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The May jobs report had the potential to pass for decent, but then we looked at the labor force participation rate...
Employers added 217,000 jobs in May, leading the labor market to the milestone of recovering all the jobs lost at the depths of the Great Recession. The unemployment rate, meanwhile, remained flat at 6.3%, the U.S. Labor Department reported Friday. Both figures were in line with consensus forecasts of a 220,000 gain and an unchanged rate.
It's been a slow, painful, four-year grind recouping the 8.7 million jobs shed over 2007-2009. And, while the milestone is significant, U.S. employment is still well below where it should be after taking into account population growth and the labor force since the recession.
Indeed, the closely watched labor force participation rate, an important measure for the overall health of the economy, remained stuck at an unhealthy 62.8% last month. The rate has been floundering for months at lows not seen since the late 1970s. It's a sure sign that an increasing number of discouraged Americans have simply given up searching for jobs amid a very difficult job environment and have entirely dropped out of the work force.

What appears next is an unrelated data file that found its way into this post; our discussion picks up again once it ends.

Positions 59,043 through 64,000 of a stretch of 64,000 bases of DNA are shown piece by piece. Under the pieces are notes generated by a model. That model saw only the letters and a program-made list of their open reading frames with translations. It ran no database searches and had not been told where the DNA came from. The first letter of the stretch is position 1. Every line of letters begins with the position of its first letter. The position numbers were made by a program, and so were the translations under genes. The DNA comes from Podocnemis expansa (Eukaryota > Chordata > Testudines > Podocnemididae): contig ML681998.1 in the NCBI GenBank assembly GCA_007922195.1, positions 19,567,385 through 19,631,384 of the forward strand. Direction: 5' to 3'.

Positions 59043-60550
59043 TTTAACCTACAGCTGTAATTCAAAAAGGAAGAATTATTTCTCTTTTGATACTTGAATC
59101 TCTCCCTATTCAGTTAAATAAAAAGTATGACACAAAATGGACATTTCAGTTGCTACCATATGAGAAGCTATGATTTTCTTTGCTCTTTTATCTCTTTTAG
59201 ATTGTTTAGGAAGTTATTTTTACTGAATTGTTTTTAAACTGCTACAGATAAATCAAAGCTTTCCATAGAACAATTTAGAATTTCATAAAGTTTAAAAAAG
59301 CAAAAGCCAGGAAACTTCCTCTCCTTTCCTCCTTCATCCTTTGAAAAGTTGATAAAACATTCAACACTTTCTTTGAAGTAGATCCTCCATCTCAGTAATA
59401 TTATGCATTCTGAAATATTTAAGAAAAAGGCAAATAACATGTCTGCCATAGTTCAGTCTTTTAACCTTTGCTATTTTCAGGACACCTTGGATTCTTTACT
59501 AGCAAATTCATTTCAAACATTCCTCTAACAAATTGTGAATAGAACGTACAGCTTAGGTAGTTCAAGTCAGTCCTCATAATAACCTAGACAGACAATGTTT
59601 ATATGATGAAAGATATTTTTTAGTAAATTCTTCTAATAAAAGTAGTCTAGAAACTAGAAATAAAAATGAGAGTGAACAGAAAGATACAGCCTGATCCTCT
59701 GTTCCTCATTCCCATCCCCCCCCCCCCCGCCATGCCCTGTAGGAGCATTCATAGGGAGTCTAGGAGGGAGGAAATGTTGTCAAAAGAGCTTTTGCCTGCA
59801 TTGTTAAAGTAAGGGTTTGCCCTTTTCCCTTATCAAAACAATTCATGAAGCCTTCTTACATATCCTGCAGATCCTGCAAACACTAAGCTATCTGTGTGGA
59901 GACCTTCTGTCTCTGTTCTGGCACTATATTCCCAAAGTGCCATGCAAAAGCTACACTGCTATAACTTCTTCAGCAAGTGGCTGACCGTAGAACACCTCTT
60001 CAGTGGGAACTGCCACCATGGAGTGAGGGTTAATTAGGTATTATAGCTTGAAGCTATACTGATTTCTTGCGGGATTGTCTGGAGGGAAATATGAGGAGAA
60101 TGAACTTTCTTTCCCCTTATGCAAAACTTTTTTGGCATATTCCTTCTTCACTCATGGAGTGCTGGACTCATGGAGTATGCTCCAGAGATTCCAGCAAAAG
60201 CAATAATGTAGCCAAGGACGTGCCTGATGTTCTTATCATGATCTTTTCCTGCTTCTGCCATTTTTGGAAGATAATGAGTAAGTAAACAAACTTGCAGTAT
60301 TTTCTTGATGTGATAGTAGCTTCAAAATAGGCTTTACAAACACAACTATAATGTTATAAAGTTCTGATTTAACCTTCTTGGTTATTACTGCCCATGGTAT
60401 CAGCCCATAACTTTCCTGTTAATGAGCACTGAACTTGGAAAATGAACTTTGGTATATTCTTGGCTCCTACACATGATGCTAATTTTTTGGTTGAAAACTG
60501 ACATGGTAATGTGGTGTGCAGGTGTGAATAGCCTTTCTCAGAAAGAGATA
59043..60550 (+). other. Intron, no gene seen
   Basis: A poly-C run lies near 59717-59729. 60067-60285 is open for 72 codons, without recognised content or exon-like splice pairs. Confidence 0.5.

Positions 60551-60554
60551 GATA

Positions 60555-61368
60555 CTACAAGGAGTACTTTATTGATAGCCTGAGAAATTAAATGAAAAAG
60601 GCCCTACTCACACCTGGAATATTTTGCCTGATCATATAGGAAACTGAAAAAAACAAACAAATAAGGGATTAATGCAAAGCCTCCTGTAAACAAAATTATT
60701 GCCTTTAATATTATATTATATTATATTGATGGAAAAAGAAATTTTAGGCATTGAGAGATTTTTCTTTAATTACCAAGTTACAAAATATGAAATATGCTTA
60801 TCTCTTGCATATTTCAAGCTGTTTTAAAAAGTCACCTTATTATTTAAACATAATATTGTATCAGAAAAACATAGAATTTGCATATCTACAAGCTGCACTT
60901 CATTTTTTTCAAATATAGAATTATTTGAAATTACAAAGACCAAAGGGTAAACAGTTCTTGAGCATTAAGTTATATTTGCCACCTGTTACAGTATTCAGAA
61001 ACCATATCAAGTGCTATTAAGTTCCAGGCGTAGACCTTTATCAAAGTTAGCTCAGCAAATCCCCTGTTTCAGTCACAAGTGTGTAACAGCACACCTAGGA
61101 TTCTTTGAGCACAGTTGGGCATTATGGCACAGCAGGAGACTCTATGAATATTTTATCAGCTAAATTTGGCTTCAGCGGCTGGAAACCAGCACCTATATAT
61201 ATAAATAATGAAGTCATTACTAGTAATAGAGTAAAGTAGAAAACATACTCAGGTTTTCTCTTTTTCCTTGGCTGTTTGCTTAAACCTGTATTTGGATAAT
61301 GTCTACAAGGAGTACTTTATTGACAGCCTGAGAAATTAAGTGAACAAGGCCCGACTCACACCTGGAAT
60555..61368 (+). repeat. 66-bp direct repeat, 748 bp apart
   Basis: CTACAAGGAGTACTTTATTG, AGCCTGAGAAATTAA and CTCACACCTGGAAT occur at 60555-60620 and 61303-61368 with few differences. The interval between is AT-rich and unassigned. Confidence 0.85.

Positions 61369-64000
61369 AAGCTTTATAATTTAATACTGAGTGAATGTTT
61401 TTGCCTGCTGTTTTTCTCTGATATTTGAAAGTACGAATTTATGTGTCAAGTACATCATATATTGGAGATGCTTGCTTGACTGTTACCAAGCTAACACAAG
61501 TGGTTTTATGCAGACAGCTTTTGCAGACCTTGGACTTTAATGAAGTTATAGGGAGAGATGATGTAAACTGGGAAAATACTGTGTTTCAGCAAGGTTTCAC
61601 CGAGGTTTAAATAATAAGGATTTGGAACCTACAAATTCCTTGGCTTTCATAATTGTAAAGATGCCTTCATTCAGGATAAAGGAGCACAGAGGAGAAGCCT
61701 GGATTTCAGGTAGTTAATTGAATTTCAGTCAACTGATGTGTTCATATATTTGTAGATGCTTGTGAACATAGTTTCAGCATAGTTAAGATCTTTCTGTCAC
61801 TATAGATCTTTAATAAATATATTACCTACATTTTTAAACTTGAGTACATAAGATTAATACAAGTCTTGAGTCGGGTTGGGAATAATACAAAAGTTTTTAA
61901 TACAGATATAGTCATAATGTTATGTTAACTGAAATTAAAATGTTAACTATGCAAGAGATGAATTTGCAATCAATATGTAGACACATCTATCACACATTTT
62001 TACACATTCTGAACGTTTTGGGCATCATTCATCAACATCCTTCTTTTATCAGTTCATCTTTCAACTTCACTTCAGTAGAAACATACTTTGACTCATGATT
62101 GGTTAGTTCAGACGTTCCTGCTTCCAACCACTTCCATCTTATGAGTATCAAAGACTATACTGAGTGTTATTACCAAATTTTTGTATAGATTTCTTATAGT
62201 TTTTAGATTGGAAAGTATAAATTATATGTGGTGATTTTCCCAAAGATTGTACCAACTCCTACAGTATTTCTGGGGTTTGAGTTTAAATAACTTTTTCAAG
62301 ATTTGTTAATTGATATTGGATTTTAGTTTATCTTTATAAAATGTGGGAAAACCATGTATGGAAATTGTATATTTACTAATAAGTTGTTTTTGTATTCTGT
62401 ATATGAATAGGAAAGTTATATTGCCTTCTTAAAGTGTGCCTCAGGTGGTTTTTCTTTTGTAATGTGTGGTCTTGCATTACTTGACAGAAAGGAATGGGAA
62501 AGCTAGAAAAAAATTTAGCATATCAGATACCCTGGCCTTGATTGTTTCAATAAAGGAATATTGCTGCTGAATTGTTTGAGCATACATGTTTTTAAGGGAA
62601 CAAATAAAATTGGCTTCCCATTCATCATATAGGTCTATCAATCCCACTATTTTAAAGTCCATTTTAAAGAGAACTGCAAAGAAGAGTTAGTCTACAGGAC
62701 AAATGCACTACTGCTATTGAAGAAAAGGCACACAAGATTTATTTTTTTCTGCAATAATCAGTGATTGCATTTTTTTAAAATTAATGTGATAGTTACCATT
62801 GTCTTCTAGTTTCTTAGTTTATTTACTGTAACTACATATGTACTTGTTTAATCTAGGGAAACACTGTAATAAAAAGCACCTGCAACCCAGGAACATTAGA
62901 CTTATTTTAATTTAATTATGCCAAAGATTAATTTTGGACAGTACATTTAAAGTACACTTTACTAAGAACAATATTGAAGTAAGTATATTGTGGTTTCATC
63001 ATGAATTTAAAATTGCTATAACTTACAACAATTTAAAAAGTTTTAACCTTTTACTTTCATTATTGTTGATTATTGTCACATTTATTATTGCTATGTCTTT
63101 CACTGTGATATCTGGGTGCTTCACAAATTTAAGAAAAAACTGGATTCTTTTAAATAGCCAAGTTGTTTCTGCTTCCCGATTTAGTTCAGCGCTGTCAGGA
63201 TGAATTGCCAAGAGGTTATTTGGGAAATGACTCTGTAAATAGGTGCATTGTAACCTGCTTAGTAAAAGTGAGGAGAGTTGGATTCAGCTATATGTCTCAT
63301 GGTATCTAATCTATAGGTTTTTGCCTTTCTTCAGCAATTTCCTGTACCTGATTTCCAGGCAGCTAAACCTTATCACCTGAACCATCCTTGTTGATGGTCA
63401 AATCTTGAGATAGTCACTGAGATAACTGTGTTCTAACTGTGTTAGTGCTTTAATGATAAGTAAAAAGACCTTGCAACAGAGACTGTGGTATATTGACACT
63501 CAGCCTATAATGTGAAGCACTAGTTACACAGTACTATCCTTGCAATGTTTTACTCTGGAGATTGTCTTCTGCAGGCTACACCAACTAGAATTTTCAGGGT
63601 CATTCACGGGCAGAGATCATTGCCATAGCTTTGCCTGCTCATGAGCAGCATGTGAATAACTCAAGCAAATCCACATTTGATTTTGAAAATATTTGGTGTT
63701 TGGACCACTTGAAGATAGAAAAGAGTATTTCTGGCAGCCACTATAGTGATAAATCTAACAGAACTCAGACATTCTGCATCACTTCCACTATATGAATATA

Moreover, the economy still needs some 7 million more jobs to return to a healthy jobs growth pace, according to the Economic Policy Institute.
This ongoing jobs recovery has been the most lengthy jobs recovery since 1939, when the Bureau of Labor Statistics began tracking jobs data. Economists surveyed by CNN Money expect it will take two to three more years for the United States to return to "full employment" of around 5.5%.
"The good news is the economy grew fast enough in May to absorb new labor force entrants," Steven Pressman, professor of economics and finance at Monmouth University in West Long Branch, N.J., told Money Morning. "The bad news is that we still have to make up for a half dozen years of recession and slow growth. Over time, the economy has not created enough jobs for normal labor force growth, as reflected in labor force participation numbers. While labor force participation remained steady in May at 62.8%, it's still well below the 66% pre-recession level."
So what does this mean for the Fed's bond-buying program?